Why Hillary Clinton’s campaign announcement won’t look like Ted Cruz’s

GWEN IFILL: Tomorrow, we expect Kentucky Senator Rand Paul to officially jump into the ever-expanding race for the Republican presidential nomination. He is not the first. Senator Ted Cruz announced last week. And he won't be anywhere close to the last.

What better time to talk about that, and other political things, than politics Monday?

Joining me are Amy Walter of The Cook Political Report and Susan Page of USA Today.

Was Rand Paul only last week? It feels like it was two weeks ago.

AMY WALTER, The Cook Political Report: I know. It's all just dragging.

GWEN IFILL: It may have been two weeks ago.

Let's start by talking about Rand Paul. Today — we're always looking for tea leaves. And, today, there were two. There was the video that he put up, of which we can show a bit.

In fact, let's just show that now, very interesting, the tail end of it.

SEN. RAND PAUL, (R) Kentucky: It's time for a new way, a new set of ideas, a new leader, one you can trust, one who works for you. And above all, it's time for a new president.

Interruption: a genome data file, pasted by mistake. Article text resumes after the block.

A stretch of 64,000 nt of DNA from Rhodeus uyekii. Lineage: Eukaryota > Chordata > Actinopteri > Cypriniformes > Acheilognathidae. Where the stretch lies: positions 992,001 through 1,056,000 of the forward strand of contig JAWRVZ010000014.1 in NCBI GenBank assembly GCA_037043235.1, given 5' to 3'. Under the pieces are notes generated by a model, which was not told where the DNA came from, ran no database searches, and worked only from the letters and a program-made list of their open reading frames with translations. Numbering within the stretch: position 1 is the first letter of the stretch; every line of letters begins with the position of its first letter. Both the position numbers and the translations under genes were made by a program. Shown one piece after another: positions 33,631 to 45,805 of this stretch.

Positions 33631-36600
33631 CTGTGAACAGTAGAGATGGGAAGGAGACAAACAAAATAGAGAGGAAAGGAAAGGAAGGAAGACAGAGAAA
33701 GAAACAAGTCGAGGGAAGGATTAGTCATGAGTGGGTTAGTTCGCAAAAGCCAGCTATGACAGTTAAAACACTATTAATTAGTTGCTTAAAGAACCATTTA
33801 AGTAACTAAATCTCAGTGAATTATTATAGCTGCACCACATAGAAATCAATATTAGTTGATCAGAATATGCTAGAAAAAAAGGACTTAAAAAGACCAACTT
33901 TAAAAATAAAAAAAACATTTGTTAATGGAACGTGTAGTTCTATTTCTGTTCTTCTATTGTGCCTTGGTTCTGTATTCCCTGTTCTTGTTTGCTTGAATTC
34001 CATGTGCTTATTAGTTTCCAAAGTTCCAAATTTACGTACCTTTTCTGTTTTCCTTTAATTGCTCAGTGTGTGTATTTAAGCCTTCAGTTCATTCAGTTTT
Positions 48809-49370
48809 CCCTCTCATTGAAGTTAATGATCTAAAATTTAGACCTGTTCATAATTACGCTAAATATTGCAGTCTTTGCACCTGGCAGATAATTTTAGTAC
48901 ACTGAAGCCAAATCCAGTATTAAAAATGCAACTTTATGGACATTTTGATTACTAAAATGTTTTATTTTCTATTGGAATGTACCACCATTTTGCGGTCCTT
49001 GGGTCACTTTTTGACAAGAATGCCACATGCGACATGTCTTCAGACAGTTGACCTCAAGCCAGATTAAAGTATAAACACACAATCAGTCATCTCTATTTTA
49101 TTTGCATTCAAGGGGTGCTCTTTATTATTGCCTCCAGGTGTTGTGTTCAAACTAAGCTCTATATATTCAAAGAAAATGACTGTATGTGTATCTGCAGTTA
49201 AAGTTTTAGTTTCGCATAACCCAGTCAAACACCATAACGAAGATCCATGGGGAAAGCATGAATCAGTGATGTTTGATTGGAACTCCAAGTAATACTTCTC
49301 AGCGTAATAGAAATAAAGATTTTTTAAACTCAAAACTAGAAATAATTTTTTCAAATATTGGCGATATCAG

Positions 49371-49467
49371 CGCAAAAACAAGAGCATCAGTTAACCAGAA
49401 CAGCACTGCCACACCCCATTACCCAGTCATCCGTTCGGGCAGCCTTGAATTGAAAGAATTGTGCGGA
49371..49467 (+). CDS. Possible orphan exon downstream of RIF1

(CHEERING AND APPLAUSE)

GWEN IFILL: It should be said, that is not his announcement, even though it sounded like it, but it was something that his folks put up on YouTube today.

And then if you looked at his Web site, his senatorial Web site, they changed it. They completely overhauled it. And if you look at it now — the old one is on your left. On April 2, it looked like the regular senator's Web site. The one on the right talks about revitalizing America and he is looking upward and with the big American flag. Looks very much like a campaign.

AMY WALTER: The American flag is always the getaway, the giveaway.

GWEN IFILL: That's always the giveaway, yes.

AMY WALTER: Yes, definitely.

GWEN IFILL: Who is Rand Paul and what is he up to here?

AMY WALTER: Well, that is an excellent question.

It should be less of a complicated question, Gwen, than it is, which is, who was Rand Paul? When he was elected in 2010, he was the Tea Party darling. He upset the front-runner in a Kentucky Republican primary in 2010 who was the handpicked candidate of Mitch McConnell, who is now, of course, the Senate majority leader.

He came in as sort of a rebel. He was a — he worked for his father, libertarian Ron Paul, on his campaign. We thought he was going to be a guy that was going to sort of take Congress to task. He has had a very conservative voting record. That's for sure. But he has backed away from that initial Rand Paul.

He came in saying, let's cut the military budget, let's cut foreign aid, let's make sure that we are challenging on, you know, a lot of the orthodoxy, Republican orthodoxy. Instead, he has now backtracked on a lot of those things, especially on foreign aid, now that he is thinking about running for president.

GWEN IFILL: Susan?